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1366 Technologies Supplies Direct Wafer® Products for First Commercial Solar Array

1366 Technologies Supplies Direct Wafer® Products for First Commercial Solar Array


Silicon wafer manufacturer 1366 Technologies today announced that Japan’s IHI Corporation, through its wholly-owned subsidiary IHI Plant Construction Co., Ltd (IPC), has begun construction on a 500 kW solar installation that will feature more than 120,000 wafers made with 1366’s Direct Wafer® process. The array, located in the Japanese prefecture Hyōgo and consisting of IEC-certified modules fabricated by a Tier 1 manufacturer in China, is the world’s first commercial installation to include the Company’s wafers. 1366 managed the module procurement to support this project with IHI Group.

“This commercial array builds on the many successes we’ve had at test sites around the world and clearly demonstrates our ability to run the Direct Wafer process at scale. We’re incredibly proud that IHI Group selected our technology for this project. This installation, coupled with our recent performance records, drives home what makes our manufacturing technology so revolutionary: we have the ability to deliver a better product at a dramatically lower cost,” said Frank van Mierlo, CEO, 1366 Technologies.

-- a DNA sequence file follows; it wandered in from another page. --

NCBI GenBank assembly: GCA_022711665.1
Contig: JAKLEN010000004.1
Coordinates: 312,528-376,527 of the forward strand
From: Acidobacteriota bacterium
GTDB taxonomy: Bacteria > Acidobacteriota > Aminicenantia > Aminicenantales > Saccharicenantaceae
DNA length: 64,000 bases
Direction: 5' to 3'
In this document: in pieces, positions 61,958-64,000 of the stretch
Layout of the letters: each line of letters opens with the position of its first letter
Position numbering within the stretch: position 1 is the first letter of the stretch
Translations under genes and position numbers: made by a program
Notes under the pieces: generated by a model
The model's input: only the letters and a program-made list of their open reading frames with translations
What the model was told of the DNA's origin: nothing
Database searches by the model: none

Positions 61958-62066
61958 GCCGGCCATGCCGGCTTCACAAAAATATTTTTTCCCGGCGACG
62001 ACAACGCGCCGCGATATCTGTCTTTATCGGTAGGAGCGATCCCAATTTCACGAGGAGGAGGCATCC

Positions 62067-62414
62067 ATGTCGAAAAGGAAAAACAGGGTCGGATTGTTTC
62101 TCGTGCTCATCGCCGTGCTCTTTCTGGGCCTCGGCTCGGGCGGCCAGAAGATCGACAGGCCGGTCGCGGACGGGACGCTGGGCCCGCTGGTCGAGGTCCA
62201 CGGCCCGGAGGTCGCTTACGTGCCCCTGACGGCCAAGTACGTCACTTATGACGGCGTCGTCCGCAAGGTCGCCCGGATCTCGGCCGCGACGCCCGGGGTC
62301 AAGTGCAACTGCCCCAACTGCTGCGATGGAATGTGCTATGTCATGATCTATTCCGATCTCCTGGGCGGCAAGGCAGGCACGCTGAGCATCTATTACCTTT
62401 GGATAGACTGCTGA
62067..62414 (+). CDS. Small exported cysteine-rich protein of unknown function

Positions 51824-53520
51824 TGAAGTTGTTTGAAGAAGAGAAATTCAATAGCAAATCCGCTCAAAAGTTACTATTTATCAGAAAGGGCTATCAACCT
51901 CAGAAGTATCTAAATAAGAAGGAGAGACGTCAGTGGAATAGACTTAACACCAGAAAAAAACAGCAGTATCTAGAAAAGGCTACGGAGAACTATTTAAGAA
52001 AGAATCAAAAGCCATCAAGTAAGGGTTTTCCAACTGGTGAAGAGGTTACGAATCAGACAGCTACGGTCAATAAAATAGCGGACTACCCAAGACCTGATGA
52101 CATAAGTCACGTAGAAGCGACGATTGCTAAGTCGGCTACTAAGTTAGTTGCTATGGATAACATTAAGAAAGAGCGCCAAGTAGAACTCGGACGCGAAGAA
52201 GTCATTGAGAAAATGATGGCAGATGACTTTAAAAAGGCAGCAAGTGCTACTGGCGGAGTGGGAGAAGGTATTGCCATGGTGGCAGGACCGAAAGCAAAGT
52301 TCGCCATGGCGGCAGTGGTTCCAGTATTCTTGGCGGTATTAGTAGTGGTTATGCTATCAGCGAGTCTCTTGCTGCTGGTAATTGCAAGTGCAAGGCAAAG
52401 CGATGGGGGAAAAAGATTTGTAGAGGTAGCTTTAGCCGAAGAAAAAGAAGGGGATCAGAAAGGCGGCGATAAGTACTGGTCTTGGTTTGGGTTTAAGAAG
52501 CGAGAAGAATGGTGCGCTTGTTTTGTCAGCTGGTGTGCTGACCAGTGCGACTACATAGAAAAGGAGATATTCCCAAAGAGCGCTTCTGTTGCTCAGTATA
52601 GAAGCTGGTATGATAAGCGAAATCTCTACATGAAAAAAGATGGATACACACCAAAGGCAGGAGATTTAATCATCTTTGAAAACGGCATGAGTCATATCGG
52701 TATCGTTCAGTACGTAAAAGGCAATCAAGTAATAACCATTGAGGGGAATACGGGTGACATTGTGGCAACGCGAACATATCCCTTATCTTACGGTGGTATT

The installation underscores the broad appeal of the Company’s Direct Wafer technology downstream, where customers are seeking advanced, high-quality systems with lower technology costs. 1366’s highly efficient manufacturing process enables faster energy payback for the modules and uses safe, earth-abundant raw materials appropriate for addressing the world’s energy needs at a terawatt scale. IPC received delivery of the modules on March 3 and the new array is expected to be commissioned before the end of Q2 2017.

1366 Technologies’ Direct Wafer Technology

1366 Technologies’ Direct Wafer process forms multicrystalline wafers directly from molten silicon instead of today’s multi-step, energy- and capital-intensive process. The result is a uniformly better wafer, created at one-half the cost. The technology also has the enormous benefit of being a “drop-in” replacement for the majority of the photovoltaics market, making it seamless for cell and panel manufacturers to readily adopt the technology without adding a single new piece of equipment.

Anand Gupta Editor - EQ Int'l Media Network


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